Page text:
But the station has arrived well ahead of the trains.
Forty-one years have passed since the last train pulled out of Union Depot in St. Paul. It was Burlington's Afternoon Zephyr up from Chicago, bound for Minneapolis. And, as she rattled down the track and into the foggy distance on that April night in 1971, it's easy to imagine the downcast railroad men in their faded uniforms checking their pocket watches, pushing shut the depot's big doors and thinking, well, this is the end.
But it wasn't. On Saturday, the grand old lady of Twin Cities railroading will emerge from her long nap looking fresh as a daisy. It's amazing what $243 million can do.
The neoclassical landmark at 4th and Sibley is all spit and polish. Out front, there's a new light-rail platform ready to handle Green Line trains when they arrive in 2014. Inside the station, the grand ceiling has been restored to its original mustard and green colors, supposedly reflecting Minnesota as a place where prairie meets forest.
The impressive arched concourse that stretches out over the tracks toward the Mississippi River has been magnificently revived to the point that you can almost see the ghosts of bygone travelers and hear the loudspeaker's low-pitched litany - "... stopping at Minneapolis, Anoka, Elk River, St. Cloud, Sauk Center, Alexandria, Fergus Falls and Fargo. All aboard!"
The Twins Cities has done poorly at protecting historic buildings, so this restoration is particularly welcome. Constructed between 1917 and 1926 by railroad magnate James J. Hill, Union Depot hosted nine railroads in its 1920s heyday. Passengers were funneled through 18 gates to as many as 280 trains a day. But Hill saw the depot as more than just a transportation beehive; it was St. Paul's grand living room.
That's still the intention. Union Depot now again offers a stunning community gathering place that, we hope, hastens a comeback for downtown St. Paul. Surely it will accelerate the revival already underway in artsy Lowertown, where a new Saints ballpark will soon join the Farmers Market and Mears Park as prime attractions. To include within the depot a bicycle center, with lockers, showers and direct links to the trails along the city's majestic riverfront, is a touch that's especially sweet.
But there are sour notes as well. Like the bald man who paid $50 for a haircut, Union Depot may lack the transportation activity to justify the cost -- at least in the near term.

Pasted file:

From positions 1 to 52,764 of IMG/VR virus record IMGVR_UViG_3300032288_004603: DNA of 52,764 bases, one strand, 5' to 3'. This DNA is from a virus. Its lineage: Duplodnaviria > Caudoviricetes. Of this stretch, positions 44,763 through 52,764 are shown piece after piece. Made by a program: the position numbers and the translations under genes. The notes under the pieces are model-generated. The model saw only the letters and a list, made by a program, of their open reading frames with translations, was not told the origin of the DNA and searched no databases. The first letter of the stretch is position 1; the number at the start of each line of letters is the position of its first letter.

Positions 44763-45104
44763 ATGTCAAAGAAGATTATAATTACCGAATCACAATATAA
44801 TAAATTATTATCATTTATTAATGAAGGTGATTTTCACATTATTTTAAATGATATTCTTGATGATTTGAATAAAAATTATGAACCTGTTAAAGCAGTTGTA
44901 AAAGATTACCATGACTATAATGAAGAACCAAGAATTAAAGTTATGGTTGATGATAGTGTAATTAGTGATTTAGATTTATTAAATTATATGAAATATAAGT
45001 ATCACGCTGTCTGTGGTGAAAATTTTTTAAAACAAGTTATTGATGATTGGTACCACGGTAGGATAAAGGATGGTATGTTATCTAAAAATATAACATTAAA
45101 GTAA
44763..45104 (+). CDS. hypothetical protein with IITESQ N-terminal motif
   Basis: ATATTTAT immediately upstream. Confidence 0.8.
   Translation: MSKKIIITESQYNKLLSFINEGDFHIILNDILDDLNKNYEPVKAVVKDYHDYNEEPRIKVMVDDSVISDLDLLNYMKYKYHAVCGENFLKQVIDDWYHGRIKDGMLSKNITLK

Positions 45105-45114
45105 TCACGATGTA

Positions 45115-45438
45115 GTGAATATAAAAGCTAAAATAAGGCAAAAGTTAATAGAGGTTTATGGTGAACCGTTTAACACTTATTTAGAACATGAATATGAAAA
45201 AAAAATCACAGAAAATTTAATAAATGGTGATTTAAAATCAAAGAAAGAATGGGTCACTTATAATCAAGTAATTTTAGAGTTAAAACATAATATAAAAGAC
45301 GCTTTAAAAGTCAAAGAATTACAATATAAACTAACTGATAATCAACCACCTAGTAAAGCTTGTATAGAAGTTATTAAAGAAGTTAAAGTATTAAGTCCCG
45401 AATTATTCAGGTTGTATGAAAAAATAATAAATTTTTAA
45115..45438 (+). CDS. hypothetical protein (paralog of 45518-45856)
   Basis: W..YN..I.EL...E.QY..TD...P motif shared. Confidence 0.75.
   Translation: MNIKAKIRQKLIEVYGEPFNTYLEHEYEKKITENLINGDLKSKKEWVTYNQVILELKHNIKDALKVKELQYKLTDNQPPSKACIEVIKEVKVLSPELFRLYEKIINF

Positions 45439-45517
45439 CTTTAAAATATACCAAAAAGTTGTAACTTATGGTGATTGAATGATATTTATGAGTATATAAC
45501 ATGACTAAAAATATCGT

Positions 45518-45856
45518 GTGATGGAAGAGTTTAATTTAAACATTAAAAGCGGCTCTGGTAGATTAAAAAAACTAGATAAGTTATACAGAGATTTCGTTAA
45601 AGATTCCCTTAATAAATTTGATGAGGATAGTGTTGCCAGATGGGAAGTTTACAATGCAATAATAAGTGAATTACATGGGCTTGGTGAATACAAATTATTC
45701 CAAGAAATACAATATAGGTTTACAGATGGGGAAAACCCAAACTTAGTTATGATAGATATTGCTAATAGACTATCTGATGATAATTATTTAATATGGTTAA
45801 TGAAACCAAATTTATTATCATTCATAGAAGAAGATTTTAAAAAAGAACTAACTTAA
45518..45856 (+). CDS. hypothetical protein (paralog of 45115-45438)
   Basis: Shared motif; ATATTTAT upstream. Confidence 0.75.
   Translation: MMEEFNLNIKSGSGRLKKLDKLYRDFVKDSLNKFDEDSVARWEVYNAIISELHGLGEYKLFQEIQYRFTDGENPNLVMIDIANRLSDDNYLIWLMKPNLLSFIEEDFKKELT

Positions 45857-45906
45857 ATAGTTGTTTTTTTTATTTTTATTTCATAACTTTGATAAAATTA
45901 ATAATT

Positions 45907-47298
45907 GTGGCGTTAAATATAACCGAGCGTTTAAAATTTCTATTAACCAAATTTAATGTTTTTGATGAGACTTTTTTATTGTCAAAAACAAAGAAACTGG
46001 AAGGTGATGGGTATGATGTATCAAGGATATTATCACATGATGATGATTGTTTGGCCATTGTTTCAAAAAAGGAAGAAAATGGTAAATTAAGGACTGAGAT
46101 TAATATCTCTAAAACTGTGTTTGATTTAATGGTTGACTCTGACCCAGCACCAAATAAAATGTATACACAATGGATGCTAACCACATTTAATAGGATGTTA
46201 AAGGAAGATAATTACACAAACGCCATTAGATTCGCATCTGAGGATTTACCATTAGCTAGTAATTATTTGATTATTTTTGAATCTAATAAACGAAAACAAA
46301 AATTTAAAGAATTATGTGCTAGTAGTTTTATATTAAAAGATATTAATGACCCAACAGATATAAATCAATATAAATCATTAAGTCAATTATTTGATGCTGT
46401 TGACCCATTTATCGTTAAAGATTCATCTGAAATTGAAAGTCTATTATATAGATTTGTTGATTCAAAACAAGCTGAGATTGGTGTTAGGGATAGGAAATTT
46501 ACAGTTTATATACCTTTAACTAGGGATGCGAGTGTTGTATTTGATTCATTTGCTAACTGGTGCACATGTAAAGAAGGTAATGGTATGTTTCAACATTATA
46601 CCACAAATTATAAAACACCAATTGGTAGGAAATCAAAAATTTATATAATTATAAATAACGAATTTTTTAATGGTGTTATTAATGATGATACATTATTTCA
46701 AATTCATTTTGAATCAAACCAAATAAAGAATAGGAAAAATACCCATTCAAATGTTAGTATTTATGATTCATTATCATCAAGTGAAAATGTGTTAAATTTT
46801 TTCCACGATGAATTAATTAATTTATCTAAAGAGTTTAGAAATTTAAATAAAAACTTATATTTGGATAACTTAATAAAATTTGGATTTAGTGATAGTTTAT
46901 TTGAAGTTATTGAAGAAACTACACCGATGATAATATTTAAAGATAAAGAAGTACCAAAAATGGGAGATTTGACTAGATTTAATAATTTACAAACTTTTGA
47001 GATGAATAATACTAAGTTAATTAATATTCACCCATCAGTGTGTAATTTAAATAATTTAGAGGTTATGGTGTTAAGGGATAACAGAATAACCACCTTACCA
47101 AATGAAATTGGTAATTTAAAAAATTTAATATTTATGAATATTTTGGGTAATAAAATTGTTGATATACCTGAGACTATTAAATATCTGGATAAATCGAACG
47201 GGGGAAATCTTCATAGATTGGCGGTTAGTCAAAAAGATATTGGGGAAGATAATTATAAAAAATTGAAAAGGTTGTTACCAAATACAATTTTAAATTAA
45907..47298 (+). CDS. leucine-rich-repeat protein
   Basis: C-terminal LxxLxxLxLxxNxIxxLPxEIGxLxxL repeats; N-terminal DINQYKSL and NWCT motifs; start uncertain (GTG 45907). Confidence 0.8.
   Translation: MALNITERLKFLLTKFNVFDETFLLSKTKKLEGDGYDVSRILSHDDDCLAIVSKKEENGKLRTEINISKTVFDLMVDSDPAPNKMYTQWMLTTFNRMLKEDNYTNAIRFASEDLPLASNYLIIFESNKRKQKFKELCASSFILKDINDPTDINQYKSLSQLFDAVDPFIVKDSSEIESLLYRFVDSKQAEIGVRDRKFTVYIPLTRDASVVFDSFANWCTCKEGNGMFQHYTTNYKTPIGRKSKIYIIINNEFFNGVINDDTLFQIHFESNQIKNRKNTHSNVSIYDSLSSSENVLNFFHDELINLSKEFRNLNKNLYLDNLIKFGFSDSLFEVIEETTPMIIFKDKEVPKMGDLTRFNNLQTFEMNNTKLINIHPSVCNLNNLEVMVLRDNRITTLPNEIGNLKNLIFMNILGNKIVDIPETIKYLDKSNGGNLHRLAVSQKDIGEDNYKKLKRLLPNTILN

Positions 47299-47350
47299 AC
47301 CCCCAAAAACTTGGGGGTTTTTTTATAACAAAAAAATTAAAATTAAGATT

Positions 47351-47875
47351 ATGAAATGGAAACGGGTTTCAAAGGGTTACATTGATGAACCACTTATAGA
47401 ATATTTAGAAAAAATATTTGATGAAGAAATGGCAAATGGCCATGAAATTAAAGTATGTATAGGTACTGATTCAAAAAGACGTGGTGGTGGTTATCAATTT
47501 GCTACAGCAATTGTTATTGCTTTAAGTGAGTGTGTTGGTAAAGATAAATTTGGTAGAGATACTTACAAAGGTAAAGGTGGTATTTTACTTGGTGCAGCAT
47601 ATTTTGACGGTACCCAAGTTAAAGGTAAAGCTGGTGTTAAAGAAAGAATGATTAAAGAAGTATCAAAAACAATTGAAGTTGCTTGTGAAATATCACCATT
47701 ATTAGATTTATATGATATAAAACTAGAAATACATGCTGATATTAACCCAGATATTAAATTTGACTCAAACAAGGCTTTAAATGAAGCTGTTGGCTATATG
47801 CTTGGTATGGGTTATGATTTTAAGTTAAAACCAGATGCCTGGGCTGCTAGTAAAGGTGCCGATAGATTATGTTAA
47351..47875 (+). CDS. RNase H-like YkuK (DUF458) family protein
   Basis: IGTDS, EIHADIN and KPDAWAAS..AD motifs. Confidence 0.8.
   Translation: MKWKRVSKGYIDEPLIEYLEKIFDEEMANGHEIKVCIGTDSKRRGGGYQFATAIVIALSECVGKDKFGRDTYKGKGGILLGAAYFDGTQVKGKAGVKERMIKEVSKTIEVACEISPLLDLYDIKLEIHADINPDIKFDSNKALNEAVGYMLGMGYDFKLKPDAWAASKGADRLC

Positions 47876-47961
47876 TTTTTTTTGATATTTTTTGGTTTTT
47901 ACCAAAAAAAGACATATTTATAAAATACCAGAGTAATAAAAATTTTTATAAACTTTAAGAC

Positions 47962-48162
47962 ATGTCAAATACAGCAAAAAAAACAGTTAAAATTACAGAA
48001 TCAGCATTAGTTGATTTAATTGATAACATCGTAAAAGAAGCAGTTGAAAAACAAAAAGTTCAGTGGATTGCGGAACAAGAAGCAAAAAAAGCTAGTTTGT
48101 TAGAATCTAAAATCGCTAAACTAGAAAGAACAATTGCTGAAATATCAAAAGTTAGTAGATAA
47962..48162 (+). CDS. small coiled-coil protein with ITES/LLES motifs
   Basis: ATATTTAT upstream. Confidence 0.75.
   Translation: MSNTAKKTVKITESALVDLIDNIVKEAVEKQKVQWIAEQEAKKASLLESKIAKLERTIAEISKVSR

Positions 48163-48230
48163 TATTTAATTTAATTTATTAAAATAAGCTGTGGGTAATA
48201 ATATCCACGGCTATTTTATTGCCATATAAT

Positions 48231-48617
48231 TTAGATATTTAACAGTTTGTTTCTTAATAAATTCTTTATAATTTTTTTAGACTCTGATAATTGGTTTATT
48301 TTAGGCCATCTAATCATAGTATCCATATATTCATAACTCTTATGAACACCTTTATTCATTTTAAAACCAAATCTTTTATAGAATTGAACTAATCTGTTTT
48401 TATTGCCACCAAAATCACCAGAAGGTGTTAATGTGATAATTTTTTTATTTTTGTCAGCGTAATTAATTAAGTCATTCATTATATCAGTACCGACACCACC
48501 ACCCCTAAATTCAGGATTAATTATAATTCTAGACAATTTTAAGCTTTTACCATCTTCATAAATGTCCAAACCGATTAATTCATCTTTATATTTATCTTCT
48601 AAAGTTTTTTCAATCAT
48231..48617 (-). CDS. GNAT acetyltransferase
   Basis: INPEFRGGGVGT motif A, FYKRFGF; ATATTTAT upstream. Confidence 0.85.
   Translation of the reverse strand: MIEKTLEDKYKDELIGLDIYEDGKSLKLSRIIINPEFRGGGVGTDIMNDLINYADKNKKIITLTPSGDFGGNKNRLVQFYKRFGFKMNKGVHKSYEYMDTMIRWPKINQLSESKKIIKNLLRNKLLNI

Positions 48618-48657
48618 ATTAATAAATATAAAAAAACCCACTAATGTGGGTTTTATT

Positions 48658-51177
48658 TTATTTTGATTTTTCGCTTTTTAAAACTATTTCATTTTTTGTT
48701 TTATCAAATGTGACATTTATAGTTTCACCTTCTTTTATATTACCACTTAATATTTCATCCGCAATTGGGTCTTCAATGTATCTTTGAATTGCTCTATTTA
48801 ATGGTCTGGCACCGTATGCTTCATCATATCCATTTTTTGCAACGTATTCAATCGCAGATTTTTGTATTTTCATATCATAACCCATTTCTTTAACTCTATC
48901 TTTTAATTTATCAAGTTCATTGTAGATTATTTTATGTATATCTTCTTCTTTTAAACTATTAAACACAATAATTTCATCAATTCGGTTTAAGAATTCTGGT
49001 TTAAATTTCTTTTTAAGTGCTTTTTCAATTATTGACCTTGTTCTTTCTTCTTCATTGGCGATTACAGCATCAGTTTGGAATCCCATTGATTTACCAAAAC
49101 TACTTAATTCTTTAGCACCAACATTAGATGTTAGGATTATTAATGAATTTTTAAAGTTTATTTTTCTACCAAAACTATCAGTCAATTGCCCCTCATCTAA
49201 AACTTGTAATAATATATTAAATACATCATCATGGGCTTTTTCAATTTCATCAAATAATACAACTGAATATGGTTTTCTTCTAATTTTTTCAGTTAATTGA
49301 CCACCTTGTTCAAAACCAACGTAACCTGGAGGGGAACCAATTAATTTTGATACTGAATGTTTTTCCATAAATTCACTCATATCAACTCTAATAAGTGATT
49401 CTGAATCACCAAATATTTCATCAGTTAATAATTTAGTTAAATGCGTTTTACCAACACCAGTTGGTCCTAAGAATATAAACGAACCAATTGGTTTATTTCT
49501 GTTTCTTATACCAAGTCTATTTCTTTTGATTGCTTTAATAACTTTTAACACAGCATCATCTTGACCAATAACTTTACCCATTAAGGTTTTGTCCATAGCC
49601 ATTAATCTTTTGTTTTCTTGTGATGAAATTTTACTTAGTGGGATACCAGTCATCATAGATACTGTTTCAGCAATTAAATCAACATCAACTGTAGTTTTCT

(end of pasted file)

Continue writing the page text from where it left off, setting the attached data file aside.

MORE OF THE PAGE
Amtrak trains will visit only twice a day when service shifts to the depot next year. A year later, in 2014, Green Line trains will arrive and depart 225 times each day, but the vast majority of riders will step off and on at other stations, and the light-rail platform isn't actually in the depot. Jefferson Lines will move its St. Paul intercity bus operations there, but Greyhound will stay in downtown Minneapolis. About 360 Metro Transit buses will stop every weekday.
But all of this, when set against the 20,000 daily rail passengers who trooped through the depot in its heyday, adds up to a tiny fraction. Whether this trickle can attract the hoped-for retail outlets is doubtful. Likewise, the Northstar Commuter line's failure to attract anticipated riders casts a worrisome shadow on future commuter lines. And Wisconsin's move to block the Chicago-Twin Cities high-speed rail project hurts the depot's prospects, at least in the near term.
Still, critics should understand that Union Depot isn't mostly about now. Indeed, all transit investments are less about the present than the future. Transportation systems take decades to mature. In its infancy the interstate highway system seemed grossly overbuilt, but traffic overwhelmed it within two generations.
Public transit stands at a similar point. It offers an alternative mode and lifestyle that's likely to fit a future market that rewards spatial efficiency, energy conservation and environmental prudence. Union Depot -- and Hennepin County's Interchange project at Target Field -- are bets on that future.
In the coming decades, four-hour rail service to Chicago is quite likely, as are fast rail trips to Rochester, Duluth and St. Cloud. BRT (bus rapid transit) along the Gateway, Rush and Red Rock corridors is likely by 2025. A streetcar link on Robert Street is under study, and some mode of fast transit from the depot to Minneapolis-St. Paul International Airport seems inevitable. Light rail is already a popular fixture, but ridership is expected to zoom when the Central, Southwest and Bottineau corridors open to form an actual system with dozens of key destinations, including Union Depot.
Ramsey County Commissioner Jim McDonough acknowledges that the station has arrived ahead of its passengers. "This will take patience," he said.
At least we have an elegant place to wait for the train.
The Opinion section is produced by the Editorial Department to foster discussion about key issues. The Editorial Board represents the institutional voice of the Star Tribune and operates independently of the newsroom.